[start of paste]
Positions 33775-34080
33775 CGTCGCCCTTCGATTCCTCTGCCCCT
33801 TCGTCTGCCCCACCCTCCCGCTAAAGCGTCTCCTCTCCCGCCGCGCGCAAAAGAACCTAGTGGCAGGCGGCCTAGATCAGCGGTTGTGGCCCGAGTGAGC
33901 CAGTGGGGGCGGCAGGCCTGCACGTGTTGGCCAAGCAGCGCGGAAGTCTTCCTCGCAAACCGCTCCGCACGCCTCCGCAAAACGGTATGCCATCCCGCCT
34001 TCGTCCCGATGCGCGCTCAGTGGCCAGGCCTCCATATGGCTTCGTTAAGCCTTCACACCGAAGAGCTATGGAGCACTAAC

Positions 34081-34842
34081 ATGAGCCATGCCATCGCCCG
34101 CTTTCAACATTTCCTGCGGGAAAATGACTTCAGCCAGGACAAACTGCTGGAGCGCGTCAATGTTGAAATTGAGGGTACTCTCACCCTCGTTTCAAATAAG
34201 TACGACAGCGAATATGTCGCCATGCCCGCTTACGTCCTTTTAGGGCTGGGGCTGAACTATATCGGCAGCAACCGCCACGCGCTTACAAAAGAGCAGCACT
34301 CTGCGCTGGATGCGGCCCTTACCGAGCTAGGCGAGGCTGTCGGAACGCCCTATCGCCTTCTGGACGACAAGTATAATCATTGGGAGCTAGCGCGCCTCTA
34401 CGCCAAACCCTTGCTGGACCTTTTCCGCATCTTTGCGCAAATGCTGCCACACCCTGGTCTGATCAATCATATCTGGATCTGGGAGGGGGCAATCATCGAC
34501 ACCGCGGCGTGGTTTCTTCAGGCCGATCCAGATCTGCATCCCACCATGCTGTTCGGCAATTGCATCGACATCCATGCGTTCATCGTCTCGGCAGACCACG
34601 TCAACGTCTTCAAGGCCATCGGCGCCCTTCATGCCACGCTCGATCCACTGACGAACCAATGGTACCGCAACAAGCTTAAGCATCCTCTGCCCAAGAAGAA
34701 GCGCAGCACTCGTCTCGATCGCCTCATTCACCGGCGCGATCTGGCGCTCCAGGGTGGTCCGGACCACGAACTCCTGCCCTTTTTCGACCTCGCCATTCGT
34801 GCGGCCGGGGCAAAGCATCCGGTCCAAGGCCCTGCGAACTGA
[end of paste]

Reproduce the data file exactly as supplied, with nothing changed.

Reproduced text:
Positions 33775-34080
33775 CGTCGCCCTTCGATTCCTCTGCCCCT
33801 TCGTCTGCCCCACCCTCCCGCTAAAGCGTCTCCTCTCCCGCCGCGCGCAAAAGAACCTAGTGGCAGGCGGCCTAGATCAGCGGTTGTGGCCCGAGTGAGC
33901 CAGTGGGGGCGGCAGGCCTGCACGTGTTGGCCAAGCAGCGCGGAAGTCTTCCTCGCAAACCGCTCCGCACGCCTCCGCAAAACGGTATGCCATCCCGCCT
34001 TCGTCCCGATGCGCGCTCAGTGGCCAGGCCTCCATATGGCTTCGTTAAGCCTTCACACCGAAGAGCTATGGAGCACTAAC

Positions 34081-34842
34081 ATGAGCCATGCCATCGCCCG
34101 CTTTCAACATTTCCTGCGGGAAAATGACTTCAGCCAGGACAAACTGCTGGAGCGCGTCAATGTTGAAATTGAGGGTACTCTCACCCTCGTTTCAAATAAG
34201 TACGACAGCGAATATGTCGCCATGCCCGCTTACGTCCTTTTAGGGCTGGGGCTGAACTATATCGGCAGCAACCGCCACGCGCTTACAAAAGAGCAGCACT
34301 CTGCGCTGGATGCGGCCCTTACCGAGCTAGGCGAGGCTGTCGGAACGCCCTATCGCCTTCTGGACGACAAGTATAATCATTGGGAGCTAGCGCGCCTCTA
34401 CGCCAAACCCTTGCTGGACCTTTTCCGCATCTTTGCGCAAATGCTGCCACACCCTGGTCTGATCAATCATATCTGGATCTGGGAGGGGGCAATCATCGAC
34501 ACCGCGGCGTGGTTTCTTCAGGCCGATCCAGATCTGCATCCCACCATGCTGTTCGGCAATTGCATCGACATCCATGCGTTCATCGTCTCGGCAGACCACG
34601 TCAACGTCTTCAAGGCCATCGGCGCCCTTCATGCCACGCTCGATCCACTGACGAACCAATGGTACCGCAACAAGCTTAAGCATCCTCTGCCCAAGAAGAA
34701 GCGCAGCACTCGTCTCGATCGCCTCATTCACCGGCGCGATCTGGCGCTCCAGGGTGGTCCGGACCACGAACTCCTGCCCTTTTTCGACCTCGCCATTCGT
34801 GCGGCCGGGGCAAAGCATCCGGTCCAAGGCCCTGCGAACTGA